In this second post in the series about getting online (you can find the first part here), I am taking a look at the technology platforms and decisions you will need to make as part of that process.
You might be surprised that I didn’t look at this first, but in truth, you want to run a business, not become an IT or digital marketing expert. IT will become a more significant part of your world as an eCommerce operator, but if you don’t get your strategy and mission correct first, and have good content, then no platform will save your enterprise.
Thankfully, the technology part has become a lot more comfortable in the past couple of years, with the advent of several cloud-based services that take away the hosting, security, and maintenance headaches for you. In truth, any of the platforms mentioned in the graphic above will do the job for you. I’ve also just started to help a small operator whose store is built on WIX, and while it might be restricted in some ways, it was more than fine to get up and running.
Your eCommerce platform needs to do the following things for you:
- Content management, including product and non-product content
- Product search (Amazon has taught us to use the search box, not the navigation)
- Provide shopping cart capability
- Product and Inventory management
- Pricing Tools (including discounts, offers, and promotions)
- Payment Systems Integration
- Order Management
- Integration with shipping and other providers
If you have invested a lot in your current website design and content, and it is on WordPress, then WooCommerce is a plug-in that works very well. There are lots of developers and add-ons out there that will help you get that integrated, and up and running quickly.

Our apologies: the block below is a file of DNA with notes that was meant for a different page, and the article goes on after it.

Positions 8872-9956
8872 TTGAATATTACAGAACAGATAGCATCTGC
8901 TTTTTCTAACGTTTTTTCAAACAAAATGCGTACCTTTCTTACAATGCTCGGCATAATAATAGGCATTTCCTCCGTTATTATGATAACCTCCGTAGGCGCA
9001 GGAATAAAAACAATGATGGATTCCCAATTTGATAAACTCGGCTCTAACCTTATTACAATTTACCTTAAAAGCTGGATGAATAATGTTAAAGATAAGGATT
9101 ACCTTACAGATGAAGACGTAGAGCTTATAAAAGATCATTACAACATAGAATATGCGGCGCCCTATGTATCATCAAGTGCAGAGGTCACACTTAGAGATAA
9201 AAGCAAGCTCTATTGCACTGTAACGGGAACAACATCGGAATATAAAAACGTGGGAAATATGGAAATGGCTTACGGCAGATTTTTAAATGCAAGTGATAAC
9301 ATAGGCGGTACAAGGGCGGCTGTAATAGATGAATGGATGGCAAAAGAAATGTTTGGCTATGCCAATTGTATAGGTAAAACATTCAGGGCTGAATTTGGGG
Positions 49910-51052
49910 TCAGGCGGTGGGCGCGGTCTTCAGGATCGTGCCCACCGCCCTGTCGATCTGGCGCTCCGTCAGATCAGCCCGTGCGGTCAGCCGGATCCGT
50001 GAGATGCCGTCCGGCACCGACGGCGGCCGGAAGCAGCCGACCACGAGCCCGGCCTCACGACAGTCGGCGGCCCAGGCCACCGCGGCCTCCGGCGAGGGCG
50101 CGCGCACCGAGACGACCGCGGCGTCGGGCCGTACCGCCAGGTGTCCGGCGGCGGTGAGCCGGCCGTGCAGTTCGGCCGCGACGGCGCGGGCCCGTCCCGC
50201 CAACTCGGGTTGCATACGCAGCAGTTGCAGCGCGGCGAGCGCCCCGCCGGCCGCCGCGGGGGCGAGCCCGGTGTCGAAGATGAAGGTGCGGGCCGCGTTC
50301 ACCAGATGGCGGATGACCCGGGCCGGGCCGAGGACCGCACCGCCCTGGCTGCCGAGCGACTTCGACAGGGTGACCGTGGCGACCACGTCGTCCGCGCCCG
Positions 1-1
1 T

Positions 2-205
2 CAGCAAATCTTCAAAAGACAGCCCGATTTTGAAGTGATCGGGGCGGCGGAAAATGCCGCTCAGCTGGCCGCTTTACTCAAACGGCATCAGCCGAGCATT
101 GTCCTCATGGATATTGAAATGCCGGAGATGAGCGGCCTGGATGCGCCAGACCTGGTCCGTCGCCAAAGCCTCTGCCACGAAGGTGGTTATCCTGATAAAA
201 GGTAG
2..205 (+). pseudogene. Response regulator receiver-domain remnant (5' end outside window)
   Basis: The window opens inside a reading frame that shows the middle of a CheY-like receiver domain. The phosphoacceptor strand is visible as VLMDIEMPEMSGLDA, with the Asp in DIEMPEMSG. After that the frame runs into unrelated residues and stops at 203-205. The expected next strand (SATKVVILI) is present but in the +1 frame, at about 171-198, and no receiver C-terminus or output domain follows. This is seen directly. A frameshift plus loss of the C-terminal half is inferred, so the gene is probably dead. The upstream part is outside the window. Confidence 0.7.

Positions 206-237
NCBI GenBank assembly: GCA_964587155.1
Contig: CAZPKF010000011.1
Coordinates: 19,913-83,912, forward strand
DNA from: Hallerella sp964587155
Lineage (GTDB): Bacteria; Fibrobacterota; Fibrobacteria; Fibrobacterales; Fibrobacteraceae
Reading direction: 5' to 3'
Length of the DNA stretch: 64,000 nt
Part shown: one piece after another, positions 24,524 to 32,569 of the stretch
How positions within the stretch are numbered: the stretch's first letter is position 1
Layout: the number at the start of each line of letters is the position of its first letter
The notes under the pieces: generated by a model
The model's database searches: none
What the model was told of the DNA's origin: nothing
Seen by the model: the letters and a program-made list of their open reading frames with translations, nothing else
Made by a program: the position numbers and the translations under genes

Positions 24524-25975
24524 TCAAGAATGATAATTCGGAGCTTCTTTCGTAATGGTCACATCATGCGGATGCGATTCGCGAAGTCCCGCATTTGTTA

However, my preference at this time is for a SaaS-based solution for the simple reason that it should remove a lot of the hosting, backup, and maintenance headaches for you. Hosting performance and page speed is critical in impacting your conversion rate.
So I would typically recommend either Shopify or BigCommerce as a platform choice. There are plenty of reviews on the web comparing both platforms, so I won’t go into all the details here. Still, the differences and advantages of either platform are minor enough that in the end, it may come down to what your Web Developer partner is familiar with or indeed your personal preferences.
Be careful when looking at the pricing differences as there are differences in transaction fees, sales limits, and what functionality comes included at each pricing tier for both platforms – some due diligence is required.
A couple of reasons you might go with BigCommerce instead of Shopify:
- Slightly more out of the box features included in BigCommerce
- More SEO friendly especially the ability to generate short URLs
- Slightly better GDPR compliance capabilities and Multi-currency options
A couple of reasons you might go with Shopify:
- With 200,000 or so stores, it’s the largest eCommerce ecosystem around at the moment. There are lots of add-ons and integrations that solve many of the business requirements you will have down the road
- No Sales limits
- Integrates into the social media space (this is where it started from)
- Probably the cheapest entry point if that is important to you
It might seem strange to elevate email to the same level as the platform decision, but I do count eMail as one of the core decisions you need to get right from the start. The reason this is important is, to build relationships with customers, you need to interact with them regularly, and while social media has its place in this, you will be sending a lot of emails.
The first mistake is to think of email as pushing discounts and offers. Think about it, if a shop assistant followed you around a real-world shop saying nothing other than having 5% of that or 10% off that, you would be irritated, and chances are, you would leave. Email is the mechanism to send content that builds trust and empathy with your store or brand. Emails need to be useful, engaging, and interesting to your audience – which means that your email platform has to have specific capabilities. Done right, email as a channel, can/should drive up to 30% of the revenue in your eCommerce store. It is still the most affordable and scalable marketing channel available to you.